Kond - Economy



Rice is the staple of the Kond, and both dry and wet cultivation are practiced in the foothills; maize and lentils are also important crops. Turmeric and mustard seed for oil, as well as grain and legume surpluses, represent the cash crops. Cattle are domesticated both for their milk and as draft animals; occasionally they are slaughtered for their meat. Pigs are kept both for their meat and as sacrificial animals. Chickens and goats are kept as well for all their economic benefits; jungle products such as teak hardwood (the most valuable tree in the forest) are cut, collected, and sold to the Pan wholesalers. Cooking is very plain, featuring nothing like the rich curries found elsewhere in India. Except for linseed oil, which is used to grease pots for cooking vegetables, oil is not used in cooking; instead, everybody uses it on skin and hair. Wild boars, deer, and hares are occasionally hunted and their meat is dried in the hot sun and stored in earthen pots. Distilled spirit made of the mahua blooms is a popular alcoholic beverage.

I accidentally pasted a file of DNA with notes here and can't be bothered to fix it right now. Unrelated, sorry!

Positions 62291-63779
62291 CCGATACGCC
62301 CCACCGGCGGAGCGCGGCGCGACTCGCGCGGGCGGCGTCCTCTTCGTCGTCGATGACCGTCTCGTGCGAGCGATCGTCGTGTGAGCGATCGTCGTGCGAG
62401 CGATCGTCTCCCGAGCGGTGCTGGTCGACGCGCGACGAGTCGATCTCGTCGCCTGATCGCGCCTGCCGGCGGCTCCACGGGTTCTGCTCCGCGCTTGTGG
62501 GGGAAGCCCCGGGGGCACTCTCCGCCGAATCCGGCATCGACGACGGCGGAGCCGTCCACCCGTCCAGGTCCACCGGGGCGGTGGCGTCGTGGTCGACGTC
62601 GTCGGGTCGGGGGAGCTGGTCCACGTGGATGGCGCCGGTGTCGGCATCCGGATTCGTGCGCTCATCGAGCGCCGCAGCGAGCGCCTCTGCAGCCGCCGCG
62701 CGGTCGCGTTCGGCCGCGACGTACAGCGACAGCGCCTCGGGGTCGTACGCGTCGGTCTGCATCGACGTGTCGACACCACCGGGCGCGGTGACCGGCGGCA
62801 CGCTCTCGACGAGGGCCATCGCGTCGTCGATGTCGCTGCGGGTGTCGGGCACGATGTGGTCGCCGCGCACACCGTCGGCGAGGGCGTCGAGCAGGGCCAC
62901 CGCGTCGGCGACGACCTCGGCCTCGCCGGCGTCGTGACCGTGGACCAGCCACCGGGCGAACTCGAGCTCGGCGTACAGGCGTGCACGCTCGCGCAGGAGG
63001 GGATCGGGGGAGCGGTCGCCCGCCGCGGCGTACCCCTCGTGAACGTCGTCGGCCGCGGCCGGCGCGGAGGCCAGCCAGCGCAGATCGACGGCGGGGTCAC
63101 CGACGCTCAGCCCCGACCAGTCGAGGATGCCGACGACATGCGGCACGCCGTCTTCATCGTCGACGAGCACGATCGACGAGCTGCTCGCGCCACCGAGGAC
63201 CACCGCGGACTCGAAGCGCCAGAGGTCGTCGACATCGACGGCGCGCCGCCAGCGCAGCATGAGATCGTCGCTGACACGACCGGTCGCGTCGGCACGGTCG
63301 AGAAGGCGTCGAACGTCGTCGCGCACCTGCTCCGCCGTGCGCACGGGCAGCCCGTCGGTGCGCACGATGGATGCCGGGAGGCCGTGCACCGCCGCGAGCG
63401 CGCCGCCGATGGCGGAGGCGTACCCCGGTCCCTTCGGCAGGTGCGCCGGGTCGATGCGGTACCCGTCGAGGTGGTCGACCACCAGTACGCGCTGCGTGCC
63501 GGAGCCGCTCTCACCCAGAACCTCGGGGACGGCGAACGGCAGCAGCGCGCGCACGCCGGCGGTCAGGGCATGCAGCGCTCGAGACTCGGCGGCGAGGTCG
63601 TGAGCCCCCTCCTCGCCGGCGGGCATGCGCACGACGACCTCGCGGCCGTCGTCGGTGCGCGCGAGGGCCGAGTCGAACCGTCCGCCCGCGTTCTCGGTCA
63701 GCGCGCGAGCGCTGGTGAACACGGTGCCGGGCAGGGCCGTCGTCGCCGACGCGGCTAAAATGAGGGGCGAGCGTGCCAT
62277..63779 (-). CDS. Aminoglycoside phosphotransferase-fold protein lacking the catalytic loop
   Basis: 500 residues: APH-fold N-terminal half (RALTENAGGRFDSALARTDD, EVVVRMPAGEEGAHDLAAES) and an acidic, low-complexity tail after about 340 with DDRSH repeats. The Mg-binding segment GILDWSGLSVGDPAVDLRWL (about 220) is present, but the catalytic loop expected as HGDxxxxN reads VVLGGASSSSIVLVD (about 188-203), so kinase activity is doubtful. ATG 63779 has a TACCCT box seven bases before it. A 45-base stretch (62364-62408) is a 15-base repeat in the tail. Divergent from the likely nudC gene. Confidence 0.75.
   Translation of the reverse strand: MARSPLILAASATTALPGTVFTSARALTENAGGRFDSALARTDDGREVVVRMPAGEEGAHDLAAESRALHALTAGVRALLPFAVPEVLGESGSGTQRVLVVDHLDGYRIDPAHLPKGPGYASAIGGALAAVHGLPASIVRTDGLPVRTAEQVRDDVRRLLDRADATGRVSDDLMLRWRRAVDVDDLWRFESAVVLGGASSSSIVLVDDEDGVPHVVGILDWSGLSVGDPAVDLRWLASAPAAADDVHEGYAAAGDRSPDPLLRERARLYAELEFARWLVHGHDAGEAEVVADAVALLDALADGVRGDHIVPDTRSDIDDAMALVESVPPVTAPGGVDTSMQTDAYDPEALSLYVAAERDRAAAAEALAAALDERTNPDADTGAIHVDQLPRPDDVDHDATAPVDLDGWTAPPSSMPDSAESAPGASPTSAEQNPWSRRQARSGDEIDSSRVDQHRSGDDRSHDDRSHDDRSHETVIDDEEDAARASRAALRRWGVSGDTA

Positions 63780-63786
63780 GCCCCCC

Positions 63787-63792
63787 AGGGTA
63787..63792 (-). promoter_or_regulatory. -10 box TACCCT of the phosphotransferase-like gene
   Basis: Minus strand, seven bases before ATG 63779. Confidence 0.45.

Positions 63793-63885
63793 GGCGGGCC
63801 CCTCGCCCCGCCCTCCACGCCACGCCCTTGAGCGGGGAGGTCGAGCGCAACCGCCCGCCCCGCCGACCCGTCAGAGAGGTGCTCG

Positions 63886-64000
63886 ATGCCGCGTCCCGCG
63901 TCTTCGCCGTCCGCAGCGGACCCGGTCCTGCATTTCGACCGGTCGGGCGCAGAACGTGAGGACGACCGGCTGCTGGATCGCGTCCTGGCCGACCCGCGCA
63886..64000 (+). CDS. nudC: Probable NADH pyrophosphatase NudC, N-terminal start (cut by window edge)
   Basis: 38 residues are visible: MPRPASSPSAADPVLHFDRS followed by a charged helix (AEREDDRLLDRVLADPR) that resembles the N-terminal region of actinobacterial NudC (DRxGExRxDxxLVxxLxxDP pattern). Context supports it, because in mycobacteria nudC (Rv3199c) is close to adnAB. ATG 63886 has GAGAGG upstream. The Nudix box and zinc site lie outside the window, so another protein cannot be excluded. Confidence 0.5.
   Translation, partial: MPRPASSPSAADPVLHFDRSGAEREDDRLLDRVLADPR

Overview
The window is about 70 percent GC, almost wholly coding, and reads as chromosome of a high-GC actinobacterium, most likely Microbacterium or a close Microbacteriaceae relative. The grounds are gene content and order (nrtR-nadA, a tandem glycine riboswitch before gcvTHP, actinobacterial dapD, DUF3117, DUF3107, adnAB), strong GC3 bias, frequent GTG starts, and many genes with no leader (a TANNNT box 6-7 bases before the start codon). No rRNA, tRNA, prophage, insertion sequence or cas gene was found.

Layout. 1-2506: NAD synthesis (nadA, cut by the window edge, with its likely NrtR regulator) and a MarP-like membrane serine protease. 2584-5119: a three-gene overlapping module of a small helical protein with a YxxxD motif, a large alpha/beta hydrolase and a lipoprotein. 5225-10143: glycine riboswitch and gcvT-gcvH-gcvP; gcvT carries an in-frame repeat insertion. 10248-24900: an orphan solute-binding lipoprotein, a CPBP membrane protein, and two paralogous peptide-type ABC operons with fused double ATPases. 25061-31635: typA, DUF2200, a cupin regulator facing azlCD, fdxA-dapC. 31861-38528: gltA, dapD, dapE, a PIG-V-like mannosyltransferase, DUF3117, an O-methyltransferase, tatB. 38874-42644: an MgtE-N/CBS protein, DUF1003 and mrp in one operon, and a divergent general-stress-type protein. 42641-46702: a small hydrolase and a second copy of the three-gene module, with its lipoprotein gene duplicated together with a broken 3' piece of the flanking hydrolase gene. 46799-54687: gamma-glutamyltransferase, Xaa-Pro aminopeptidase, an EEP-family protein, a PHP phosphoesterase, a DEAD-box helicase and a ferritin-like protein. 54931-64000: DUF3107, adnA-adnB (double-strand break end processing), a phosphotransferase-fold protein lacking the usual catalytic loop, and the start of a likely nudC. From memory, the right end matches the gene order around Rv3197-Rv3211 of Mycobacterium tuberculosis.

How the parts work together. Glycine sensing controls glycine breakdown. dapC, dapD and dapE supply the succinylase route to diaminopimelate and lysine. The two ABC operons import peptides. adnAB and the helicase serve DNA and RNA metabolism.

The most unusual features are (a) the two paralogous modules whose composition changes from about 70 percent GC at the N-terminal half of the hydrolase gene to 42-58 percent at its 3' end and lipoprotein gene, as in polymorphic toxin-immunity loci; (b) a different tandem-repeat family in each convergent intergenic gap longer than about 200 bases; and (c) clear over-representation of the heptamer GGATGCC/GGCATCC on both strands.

The Kond's neighbors the Pan act as middlemen in all trade between the Hill Kond and the Hindus from the plains. Exchange relations between villagers are still more prevalent than money except near market towns. Reed sleeping mats and soft grass sweeping brooms are popular crafts the men engage in, during the off-season from work in the paddies; these are in demand on the plains.

The men of a household are responsible for the hill-plot preparation, such as deforesting the land and moving large rocks, and for the leveling of the wet paddy fields. Plowing is strictly a man's business; in fact, it is taboo for a woman to touch a plowshare, the male symbol that penetrates the female earth. Threshing the paddy is a man's job and is temporarily stopped if the wife is menstruating. Women generally do all the cooking, the planting and weeding in the paddies, and the raising of the young. Young and old generally patrol the fields to protect them from birds and deer that feed on the rice seedlings.


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